Current aspirations aiming to jumpstart the travel industry remain stalled by governmental disharmony. 

House Speaker Nancy Pelosi has called for a delay in more than 33,000 furloughs in the airline industry, according to CNBC, as partisan disagreements between her and the Trump administration have left the sector aidless. 

Having blundered through a passenger-scarce summer, the next months hold few signs of an optimistic reversal for such businesses. With borders remaining closed, the U.S. passport has digressed into irrelevancy: For instance, Australia predicts it won’t open until late into 2021, according to Voice of America.

It’s hard to overstate the economic consequences of this reality; every corner of the world should expect to be affected. This can be felt even regionally. Cited by Virginia Beach’s Department of Economic Development, tourists contributed $2.45 billion to the city in 2017, being largely foreign. The sudden lack of their spending must be an unpredicted strain.

Therefore, despite an obscure sense of when the world will be able to pick itself up again, what’s clear is that there’s not only a want but a need for travel to eventually resume. Yet, accepting that prior normality is dead and gone, how that’ll look is up to speculation.

One agreed-upon observation is that America is seeing a boost in domestic travel, namely in the form of road-tripping. This was already observable by May, according to CNBC, as 22% of travelers had changed their trip plans from flying to driving. 

Moreover, with many people wishing to avoid city crowds and claustrophobic indoor spaces, the nation’s natural beauty is catching the attention of thousands. While cities like Las Vegas lost tons in revenue over the summer, this week, Maryland state parks “smash attendance records,” as described by a state news site, Delmarva Now.

Arguably, such statistics could serve as an incentive to develop internal infrastructures, such as public transport. With the presence of money-spending foreigners largely gone, their loss should be made up by investing in low-income communities that traditionally don’t or can’t travel.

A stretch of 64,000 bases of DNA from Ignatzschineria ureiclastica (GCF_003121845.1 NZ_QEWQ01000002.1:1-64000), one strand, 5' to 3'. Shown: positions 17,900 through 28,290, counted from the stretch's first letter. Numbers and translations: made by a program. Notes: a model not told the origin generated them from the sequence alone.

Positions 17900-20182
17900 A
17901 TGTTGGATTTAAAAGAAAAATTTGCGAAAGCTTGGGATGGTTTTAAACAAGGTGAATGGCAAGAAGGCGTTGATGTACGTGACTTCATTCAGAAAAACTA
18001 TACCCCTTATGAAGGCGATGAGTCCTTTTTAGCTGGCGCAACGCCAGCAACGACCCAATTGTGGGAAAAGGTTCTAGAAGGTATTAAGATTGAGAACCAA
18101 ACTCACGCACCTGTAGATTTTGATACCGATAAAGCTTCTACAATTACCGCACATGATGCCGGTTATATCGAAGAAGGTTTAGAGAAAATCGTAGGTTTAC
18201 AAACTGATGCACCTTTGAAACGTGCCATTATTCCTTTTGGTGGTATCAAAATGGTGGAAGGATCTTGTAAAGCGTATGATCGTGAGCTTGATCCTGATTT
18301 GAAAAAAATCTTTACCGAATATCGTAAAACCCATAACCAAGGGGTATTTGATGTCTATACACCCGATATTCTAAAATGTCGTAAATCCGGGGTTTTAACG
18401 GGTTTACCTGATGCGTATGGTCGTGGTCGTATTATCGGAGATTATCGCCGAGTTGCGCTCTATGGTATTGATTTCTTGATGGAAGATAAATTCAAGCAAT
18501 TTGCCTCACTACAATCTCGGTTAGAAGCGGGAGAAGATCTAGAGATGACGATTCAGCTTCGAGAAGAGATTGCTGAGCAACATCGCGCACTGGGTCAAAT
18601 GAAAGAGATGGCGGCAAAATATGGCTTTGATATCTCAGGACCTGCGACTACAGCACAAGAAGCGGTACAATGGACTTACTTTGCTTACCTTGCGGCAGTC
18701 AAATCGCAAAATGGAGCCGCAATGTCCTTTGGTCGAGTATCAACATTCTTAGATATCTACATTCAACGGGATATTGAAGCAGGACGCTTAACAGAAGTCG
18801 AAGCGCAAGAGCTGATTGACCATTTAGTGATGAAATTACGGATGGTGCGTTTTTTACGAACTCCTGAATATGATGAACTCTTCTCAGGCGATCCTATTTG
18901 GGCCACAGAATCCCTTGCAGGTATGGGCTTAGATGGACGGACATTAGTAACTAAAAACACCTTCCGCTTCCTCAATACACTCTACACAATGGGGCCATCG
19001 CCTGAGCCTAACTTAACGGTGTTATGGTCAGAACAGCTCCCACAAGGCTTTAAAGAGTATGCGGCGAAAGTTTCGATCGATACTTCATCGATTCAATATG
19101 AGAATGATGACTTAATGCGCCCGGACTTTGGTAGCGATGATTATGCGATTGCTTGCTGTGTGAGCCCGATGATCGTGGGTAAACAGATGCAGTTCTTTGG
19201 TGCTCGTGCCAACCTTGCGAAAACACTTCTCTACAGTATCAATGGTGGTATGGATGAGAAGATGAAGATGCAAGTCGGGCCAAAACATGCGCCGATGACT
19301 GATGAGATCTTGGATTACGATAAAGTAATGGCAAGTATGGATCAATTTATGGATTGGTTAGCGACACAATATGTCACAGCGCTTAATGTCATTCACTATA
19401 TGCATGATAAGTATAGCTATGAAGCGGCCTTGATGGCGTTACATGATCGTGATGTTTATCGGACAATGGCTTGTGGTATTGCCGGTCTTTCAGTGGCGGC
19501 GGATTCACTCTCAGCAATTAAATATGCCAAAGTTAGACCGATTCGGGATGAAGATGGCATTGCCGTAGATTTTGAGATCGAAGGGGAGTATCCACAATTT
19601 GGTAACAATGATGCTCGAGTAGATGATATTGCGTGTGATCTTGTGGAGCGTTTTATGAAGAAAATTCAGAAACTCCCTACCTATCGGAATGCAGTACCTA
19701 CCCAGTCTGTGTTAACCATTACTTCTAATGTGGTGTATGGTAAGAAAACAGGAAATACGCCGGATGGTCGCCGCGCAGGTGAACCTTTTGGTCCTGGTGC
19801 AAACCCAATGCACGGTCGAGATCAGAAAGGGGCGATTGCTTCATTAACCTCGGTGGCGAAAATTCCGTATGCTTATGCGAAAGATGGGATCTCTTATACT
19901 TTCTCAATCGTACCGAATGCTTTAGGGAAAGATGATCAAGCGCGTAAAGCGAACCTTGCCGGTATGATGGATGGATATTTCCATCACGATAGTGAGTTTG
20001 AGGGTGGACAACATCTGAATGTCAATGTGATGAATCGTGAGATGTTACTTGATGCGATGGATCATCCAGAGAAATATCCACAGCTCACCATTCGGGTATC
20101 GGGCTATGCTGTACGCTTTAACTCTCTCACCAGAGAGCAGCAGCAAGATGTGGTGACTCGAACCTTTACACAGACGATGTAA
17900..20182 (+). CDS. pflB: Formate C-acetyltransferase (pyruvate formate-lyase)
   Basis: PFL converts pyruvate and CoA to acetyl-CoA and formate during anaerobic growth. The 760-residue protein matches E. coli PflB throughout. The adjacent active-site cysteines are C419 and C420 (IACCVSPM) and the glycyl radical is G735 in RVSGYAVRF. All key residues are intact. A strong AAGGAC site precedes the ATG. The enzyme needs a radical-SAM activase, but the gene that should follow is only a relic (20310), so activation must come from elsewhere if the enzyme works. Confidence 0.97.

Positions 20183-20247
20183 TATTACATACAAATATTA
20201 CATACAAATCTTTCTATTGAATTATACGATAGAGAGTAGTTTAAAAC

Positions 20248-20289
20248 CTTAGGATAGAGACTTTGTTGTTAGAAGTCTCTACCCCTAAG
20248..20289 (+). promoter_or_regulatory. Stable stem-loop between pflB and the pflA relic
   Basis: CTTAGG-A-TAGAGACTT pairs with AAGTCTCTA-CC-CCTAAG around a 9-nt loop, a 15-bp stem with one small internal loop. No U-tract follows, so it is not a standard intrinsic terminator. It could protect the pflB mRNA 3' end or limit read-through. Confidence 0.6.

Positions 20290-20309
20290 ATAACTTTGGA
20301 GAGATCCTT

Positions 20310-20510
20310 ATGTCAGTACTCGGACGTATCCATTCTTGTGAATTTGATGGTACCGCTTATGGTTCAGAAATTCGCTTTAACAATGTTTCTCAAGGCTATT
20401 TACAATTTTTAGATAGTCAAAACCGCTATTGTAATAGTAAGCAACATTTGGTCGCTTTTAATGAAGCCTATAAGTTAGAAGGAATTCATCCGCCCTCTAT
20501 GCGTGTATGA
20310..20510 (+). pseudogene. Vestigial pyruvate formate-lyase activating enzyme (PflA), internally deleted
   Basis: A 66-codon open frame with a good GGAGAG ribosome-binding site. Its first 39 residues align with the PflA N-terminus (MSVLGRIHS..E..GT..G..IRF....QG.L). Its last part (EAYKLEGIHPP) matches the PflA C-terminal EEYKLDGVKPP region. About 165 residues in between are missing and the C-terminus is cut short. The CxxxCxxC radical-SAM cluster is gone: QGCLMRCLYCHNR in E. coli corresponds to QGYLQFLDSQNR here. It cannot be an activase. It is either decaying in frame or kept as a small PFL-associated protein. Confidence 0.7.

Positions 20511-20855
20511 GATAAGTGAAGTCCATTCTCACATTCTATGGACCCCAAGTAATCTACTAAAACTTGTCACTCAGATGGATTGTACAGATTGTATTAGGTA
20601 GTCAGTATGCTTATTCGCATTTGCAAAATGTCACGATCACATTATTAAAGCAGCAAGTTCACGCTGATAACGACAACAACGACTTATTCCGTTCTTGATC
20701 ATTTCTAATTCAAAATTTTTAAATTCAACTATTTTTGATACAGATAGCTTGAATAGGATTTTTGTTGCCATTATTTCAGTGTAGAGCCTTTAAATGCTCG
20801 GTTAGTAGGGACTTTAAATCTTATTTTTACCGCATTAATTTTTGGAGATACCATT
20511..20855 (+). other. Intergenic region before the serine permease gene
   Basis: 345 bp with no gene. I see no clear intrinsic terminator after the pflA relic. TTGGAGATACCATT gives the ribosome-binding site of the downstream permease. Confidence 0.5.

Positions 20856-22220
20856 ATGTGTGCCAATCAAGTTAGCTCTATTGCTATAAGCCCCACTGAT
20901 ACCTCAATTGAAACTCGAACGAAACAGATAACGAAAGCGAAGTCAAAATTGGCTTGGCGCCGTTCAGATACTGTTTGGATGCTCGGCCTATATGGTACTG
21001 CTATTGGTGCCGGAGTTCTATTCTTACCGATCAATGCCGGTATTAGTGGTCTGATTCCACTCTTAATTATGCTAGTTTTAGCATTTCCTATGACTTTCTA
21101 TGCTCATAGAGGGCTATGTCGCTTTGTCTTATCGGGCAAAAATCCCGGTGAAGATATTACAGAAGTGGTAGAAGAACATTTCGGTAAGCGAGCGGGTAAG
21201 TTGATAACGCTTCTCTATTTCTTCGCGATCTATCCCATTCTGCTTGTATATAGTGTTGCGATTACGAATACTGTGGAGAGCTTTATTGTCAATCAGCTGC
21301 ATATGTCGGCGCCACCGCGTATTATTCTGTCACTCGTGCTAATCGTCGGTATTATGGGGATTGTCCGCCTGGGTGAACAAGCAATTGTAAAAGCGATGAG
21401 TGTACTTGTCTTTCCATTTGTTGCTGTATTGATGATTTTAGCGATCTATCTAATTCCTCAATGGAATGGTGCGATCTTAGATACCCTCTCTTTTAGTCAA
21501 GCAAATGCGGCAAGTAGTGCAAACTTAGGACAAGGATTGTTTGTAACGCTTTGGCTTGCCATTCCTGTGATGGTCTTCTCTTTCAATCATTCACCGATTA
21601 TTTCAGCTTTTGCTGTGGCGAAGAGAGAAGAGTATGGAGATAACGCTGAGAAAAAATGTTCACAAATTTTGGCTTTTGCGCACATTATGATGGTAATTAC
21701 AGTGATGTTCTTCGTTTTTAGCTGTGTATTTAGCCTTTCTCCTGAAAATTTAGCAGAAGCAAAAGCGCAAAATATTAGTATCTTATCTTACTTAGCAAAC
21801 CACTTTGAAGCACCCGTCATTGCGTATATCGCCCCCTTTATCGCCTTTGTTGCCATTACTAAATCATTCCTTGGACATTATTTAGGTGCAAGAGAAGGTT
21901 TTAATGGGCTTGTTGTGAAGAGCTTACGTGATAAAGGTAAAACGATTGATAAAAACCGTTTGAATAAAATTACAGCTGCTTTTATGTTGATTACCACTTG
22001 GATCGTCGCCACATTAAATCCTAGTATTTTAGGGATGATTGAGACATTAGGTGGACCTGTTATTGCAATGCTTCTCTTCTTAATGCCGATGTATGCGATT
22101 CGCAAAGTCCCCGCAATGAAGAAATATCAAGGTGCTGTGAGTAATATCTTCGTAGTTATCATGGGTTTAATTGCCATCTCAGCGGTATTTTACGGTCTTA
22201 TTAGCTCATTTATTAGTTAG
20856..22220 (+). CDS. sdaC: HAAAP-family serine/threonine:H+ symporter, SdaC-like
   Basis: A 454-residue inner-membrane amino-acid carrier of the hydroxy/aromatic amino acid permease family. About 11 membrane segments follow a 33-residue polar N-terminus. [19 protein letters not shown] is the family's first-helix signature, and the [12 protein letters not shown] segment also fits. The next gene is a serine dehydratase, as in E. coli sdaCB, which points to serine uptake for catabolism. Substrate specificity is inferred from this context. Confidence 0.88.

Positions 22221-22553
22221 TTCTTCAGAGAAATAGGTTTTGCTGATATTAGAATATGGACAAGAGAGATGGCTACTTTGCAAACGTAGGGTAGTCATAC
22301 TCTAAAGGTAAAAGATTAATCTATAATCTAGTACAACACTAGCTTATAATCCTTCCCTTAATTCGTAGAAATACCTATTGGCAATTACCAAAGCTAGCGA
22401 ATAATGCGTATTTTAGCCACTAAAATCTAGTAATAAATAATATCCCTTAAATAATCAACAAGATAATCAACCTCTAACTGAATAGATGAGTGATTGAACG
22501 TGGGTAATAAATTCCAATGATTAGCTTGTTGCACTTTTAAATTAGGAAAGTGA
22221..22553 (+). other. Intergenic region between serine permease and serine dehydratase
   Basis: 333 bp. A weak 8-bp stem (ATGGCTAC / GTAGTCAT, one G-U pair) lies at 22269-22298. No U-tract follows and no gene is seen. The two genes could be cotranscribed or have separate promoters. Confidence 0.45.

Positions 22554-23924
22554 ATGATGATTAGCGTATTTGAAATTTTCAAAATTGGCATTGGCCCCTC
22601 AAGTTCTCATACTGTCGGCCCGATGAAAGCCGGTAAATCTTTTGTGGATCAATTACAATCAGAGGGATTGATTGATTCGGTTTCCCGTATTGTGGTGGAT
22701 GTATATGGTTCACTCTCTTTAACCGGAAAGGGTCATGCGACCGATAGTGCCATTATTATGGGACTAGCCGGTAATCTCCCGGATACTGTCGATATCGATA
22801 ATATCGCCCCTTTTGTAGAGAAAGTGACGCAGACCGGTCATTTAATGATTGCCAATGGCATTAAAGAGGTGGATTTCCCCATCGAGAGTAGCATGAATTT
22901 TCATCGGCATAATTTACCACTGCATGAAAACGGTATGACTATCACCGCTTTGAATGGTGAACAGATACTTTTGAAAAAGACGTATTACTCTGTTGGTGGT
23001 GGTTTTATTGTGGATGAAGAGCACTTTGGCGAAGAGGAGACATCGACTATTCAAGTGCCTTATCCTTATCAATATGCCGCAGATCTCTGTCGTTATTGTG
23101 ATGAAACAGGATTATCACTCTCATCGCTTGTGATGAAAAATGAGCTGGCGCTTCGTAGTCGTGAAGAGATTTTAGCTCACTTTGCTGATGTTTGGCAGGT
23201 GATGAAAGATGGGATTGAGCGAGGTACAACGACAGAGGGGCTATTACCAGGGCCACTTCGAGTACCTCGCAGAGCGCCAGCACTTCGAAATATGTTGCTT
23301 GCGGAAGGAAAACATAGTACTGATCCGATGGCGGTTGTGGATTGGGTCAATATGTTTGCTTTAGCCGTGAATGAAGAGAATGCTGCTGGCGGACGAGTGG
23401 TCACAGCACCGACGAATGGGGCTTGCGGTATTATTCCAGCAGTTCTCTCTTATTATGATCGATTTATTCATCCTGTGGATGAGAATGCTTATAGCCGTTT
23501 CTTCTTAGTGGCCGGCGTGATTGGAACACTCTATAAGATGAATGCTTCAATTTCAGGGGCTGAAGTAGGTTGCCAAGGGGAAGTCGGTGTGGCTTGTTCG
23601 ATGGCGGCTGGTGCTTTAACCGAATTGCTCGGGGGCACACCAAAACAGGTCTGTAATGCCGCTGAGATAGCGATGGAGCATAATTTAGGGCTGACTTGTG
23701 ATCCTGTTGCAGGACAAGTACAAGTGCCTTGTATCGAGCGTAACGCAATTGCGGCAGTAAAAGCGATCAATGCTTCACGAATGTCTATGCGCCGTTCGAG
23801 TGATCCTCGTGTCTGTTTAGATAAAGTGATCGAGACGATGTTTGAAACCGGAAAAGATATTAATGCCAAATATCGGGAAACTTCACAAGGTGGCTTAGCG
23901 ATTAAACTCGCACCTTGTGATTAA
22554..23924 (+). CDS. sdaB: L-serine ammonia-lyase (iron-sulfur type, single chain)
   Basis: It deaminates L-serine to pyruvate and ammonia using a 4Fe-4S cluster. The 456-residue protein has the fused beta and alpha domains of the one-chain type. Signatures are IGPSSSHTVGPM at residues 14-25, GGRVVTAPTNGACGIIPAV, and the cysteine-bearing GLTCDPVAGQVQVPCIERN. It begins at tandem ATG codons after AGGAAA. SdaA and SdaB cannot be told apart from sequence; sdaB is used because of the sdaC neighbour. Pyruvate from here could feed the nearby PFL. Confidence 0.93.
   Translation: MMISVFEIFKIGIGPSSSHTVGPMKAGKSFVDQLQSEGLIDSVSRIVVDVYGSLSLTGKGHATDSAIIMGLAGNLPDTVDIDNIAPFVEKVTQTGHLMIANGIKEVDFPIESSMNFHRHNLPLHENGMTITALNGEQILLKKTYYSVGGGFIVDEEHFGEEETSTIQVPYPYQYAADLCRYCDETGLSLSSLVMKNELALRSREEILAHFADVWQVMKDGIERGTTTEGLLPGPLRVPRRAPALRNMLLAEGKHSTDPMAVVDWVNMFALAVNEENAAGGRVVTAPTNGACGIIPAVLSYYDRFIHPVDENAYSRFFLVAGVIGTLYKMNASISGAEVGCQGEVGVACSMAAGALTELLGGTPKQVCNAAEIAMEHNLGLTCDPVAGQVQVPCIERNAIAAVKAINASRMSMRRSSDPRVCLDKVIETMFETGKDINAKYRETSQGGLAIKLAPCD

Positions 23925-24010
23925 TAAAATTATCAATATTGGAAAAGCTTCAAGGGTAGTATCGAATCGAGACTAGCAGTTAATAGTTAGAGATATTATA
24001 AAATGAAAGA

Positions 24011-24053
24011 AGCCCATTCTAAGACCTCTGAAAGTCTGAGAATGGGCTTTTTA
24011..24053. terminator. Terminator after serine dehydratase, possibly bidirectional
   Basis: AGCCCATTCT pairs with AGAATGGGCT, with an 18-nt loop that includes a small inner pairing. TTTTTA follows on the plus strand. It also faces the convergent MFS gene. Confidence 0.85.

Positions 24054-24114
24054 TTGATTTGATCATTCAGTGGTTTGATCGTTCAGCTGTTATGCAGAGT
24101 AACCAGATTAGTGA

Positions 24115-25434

For instance, a major tourist hub like New York City relies on a regular influx of tourists — a 2016 NYS report denoted tourism as a “substantial component” of the state’s economy, with 28% of its visitors coming from overseas. If more motorcoach routes were developed, providing cheap access to the city, a new — and much needed — clientele could potentially form.

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Unfortunately, the pandemic has ironically provoked the opposite effect. While airline aid is argued over in the capital, the bus and motorcoach industry struggle to even be considered for financial relief by legislators. Over 300,000 in the sector have been furloughed, according to School Transportation News.

In other words, the pandemic seems to be crippling cheaper forms of transport, as policymakers prioritize bigger businesses. Quoted in the same article, Peter Pantuso, president of the American Bus Association, vented why this is upsetting: “We play a critical role in evacuating citizens … we move our troops and their equipment … we relieve congested roadways in urban areas.”

Meanwhile, the current White House administration has been rushing to get planes flying again, with mixed progress. As reported by Politico, “preliminary discussions” are being held with nations such as England, attempting to form flight corridors solely between the given cities.

But whether this is achieved or not, air carriers would be missing a tremendous opportunity by choosing not to transform. Back in 2019, with environmental consciousness rising, predictions were made about declines in people’s eagerness to fly, according to the BBC.

Consumers have held corporations accountable on environmental issues in recent years, but airlines are lagging behind. Can the industry, shaken to its core by COVID-19, make positive moves toward sustainability with carbon-free flight?

Now, coupled with society’s growing inclination toward driving, the pre-pandemic world shouldn’t serve as a business model. Greener innovation could boost the airline industry’s image, saving money on fuel and potentially halting future pandemics — after all, according to USA Today, climate change has accelerated them.

Apart from necessitating the constant use of masks and social distancing, the coronavirus pandemic has created a shift in the nation’s psychology towards travel. With the world barriered off, the American continent demands exploration.

But with this standstill, things must not slide back into prior conditions. Greener industry changes should be taken advantage of while the financing of previously invisible sectors — such as public transport — could lead to a healthier future.

Filip De Mott is a junior media arts and design and international affairs double major. Contact Filip at